In contrast, Jesus acts very differently when a Canaanite woman begs Jesus to exorcise a demon from her daughter (15:21-28). While the woman is crying out, Jesus ignores her. He does not respond until Jesus’ disciples ask him to deal with the woman so that they do not have to. Whereas the politically connected centurion received an offer for a house visit, the Canaanite woman is forced to shout after the disciples who seem to be intent on keeping Jesus’ command to stay separate from the Gentile woman. In fact, Jesus responds to the disciples by repeating the exclusionary tactic from the Mission Discourse (v. 24). The Canaanite woman seizes the moment and goes directly to Jesus, to which Jesus responds by essentially calling her and her race “dogs”, a common racial pejorative in the Jewish tradition. However, the Canaanite woman seems to know Jewish traditions quite well, too, and she answers that “even the dogs get the scraps from the master’s table” (v. 27). This may reference the rabbinic tradition of honoring dogs by throwing scraps to dogs for not growling at the Israelites during the 10th plague of the Exodus (Ex. 11:7). No matter what the Canaanite woman may be referencing, she impresses Jesus enough that he changes his mind, and he praises her faith in a way similar to the centurion.
Beyond Jesus’ treatment of the two Gentiles, there are two other important differences between the centurion and the Canaanite woman. First, whereas the centurion’s origins are never mentioned, the Matthean author is very clear about the woman’s ethnicity. She is Canaanite, one of the races that the Israelites were commanded to exterminate from the face of the Earth during the conquest of Canaan found in the book of Joshua. Though the historical difference between Canaanites and Jews is probably minuscule at most, the cultural differences lead to palpable racial tension. Second, unlike the centurion, she is a woman. While it would be fallacious to label 1st century Judaism as blanket misogynist, Jesus, on the other hand, seems to treat her in a quite misogynist way. This makes the interaction with the Canaanite woman all the more extraordinary in the Gospel of Matthew, and it sheds light on the change in missional attitudes from the Mission Discourse to the Great Commission.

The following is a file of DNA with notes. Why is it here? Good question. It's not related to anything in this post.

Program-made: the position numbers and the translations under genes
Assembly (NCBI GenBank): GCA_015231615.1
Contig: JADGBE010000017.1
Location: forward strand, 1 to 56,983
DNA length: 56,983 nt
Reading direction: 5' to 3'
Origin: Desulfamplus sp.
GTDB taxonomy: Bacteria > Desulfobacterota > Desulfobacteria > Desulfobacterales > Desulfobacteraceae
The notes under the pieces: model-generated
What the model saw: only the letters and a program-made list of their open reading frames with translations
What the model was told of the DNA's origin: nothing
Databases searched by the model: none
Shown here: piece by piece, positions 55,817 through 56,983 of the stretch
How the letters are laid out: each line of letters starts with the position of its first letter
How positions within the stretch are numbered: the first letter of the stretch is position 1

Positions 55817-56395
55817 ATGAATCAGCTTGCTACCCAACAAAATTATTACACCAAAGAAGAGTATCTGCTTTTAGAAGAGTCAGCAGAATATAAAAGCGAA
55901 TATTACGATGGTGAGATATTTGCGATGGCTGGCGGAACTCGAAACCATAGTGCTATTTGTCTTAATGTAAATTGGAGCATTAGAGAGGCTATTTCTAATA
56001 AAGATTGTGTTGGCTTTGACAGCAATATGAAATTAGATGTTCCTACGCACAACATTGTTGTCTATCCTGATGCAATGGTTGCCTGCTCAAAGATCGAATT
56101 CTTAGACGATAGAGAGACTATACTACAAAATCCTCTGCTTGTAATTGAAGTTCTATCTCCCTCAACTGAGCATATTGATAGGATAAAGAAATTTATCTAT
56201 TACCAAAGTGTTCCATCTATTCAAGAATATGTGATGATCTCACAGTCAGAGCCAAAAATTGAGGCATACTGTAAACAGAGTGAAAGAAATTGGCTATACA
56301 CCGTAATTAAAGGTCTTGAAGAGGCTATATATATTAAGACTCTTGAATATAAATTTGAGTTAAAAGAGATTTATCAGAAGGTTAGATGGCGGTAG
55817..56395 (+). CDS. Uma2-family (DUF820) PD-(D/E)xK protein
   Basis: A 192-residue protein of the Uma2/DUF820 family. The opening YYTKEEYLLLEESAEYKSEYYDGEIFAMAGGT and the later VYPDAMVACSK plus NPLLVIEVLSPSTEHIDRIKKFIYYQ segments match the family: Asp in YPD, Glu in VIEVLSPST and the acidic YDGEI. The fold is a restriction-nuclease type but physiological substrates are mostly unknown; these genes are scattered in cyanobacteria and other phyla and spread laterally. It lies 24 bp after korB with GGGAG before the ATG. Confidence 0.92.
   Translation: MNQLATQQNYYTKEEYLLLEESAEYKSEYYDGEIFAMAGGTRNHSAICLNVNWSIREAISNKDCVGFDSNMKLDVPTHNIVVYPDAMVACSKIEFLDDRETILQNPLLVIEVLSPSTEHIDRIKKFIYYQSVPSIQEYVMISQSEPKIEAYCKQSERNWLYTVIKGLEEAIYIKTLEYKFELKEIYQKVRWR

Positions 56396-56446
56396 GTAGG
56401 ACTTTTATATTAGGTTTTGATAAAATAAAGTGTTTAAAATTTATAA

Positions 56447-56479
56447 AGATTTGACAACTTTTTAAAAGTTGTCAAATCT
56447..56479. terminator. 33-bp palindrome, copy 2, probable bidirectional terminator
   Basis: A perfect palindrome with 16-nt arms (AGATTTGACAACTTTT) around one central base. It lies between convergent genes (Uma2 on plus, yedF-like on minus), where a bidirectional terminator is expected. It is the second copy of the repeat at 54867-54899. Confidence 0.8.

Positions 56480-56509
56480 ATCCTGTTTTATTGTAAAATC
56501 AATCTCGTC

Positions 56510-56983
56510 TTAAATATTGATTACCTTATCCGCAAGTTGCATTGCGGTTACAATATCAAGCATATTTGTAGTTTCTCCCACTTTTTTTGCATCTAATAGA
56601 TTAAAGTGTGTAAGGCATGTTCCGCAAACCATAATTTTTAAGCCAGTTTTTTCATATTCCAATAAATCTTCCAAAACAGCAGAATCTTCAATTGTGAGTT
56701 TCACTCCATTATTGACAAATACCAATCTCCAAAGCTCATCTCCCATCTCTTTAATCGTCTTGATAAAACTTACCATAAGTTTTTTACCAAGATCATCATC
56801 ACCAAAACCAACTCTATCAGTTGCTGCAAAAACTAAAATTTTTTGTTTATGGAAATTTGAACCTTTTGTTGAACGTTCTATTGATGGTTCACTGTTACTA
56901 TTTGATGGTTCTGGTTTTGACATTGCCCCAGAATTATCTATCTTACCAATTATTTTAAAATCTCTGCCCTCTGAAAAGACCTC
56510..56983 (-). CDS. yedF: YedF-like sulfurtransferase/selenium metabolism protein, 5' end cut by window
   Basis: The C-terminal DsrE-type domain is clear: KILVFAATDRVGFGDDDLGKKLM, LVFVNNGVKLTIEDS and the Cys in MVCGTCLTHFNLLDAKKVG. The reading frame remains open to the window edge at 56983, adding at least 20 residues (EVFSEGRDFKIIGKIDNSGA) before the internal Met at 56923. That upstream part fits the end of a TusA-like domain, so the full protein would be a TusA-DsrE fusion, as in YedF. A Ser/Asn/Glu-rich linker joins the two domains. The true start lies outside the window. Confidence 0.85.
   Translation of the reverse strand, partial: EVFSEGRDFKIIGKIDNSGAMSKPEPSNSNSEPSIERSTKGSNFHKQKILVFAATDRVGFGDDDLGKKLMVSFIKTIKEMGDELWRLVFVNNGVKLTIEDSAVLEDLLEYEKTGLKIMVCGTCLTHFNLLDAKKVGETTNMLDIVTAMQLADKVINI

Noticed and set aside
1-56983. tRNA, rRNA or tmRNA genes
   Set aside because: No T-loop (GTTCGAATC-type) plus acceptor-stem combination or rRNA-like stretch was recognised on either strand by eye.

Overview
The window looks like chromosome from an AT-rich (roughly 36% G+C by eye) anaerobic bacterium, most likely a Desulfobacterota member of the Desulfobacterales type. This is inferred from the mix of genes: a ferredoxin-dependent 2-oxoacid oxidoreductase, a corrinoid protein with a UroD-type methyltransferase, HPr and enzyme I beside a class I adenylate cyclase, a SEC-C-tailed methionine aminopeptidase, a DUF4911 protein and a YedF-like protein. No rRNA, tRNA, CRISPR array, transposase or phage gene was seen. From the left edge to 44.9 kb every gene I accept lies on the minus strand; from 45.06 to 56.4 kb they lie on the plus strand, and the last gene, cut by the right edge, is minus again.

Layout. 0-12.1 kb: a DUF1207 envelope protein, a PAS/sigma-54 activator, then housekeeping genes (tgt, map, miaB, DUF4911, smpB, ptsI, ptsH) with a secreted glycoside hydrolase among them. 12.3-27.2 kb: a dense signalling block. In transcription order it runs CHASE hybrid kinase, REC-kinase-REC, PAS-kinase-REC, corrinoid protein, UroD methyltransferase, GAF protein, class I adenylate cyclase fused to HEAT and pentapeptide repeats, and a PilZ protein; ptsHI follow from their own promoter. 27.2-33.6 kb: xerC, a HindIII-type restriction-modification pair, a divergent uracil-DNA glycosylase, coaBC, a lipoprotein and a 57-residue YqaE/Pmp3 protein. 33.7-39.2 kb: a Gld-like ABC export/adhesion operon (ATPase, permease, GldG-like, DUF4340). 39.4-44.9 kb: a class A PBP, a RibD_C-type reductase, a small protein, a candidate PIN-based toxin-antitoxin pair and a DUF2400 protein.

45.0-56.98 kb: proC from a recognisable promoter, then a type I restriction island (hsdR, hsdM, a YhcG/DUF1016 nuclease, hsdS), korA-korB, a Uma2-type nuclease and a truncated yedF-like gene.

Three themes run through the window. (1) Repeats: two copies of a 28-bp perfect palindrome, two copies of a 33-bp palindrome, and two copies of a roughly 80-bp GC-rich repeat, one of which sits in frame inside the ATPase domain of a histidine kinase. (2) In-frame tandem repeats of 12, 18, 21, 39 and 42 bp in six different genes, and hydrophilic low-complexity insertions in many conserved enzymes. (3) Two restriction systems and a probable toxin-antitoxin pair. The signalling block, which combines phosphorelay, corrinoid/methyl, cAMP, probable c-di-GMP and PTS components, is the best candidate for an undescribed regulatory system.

Whereas Jesus’ interaction with the centurion apparently does not change any of his ethnocentric attitudes (hence the narrowness of the Mission Discourse), the exchange with the Canaanite woman seems to have had a radicalization effect on Jesus. Shortly after the exchange there is a discernible shift in Jesus’ ministry. Before the interaction with the Canaanite woman, Jesus had only been leading a reform movement of Judaism in Palestine. Afterwards Jesus begins taking a more messianic role. Jesus draws out Peter’s messianic declaration (16:13-20), starts to speak of his death and resurrection (16:21-28), and is transfigured (chapter 17). The interaction with a man of authority, a bit like Jesus himself, allowed Jesus to remain narrow in his scope. The interaction with a woman of a different ethnicity, who was quite different than Jesus, forces Jesus to repent of his ethnocentrism.
This transformation of Jesus, whom Christians call the Messiah, through his exchange with his cultural Other has important implications for discipleship both in the 1st century Mediterranean world and today. From the Great Commission, Christians understand Christian mission to be global, and the words that end the Gospel of Matthew are commonly used to commission missionaries for their service. However, what missionaries and missiologists often miss is that the global nature of Christian mission is a product of cultural exchange between different peoples. Too often mission occurs from an imperialist motivation to impose 1st World values on majority-world peoples, serving only the interests of the already powerful in the missionizing group and the missionized (i.e. colonial) group. Colonial action is often hidden in missionary action, and the wolves often earnestly believe that they are the sheep they are impersonating. This model of mission is uni-directional, where the missionary assumes that he knows right and must provide for the missionized community.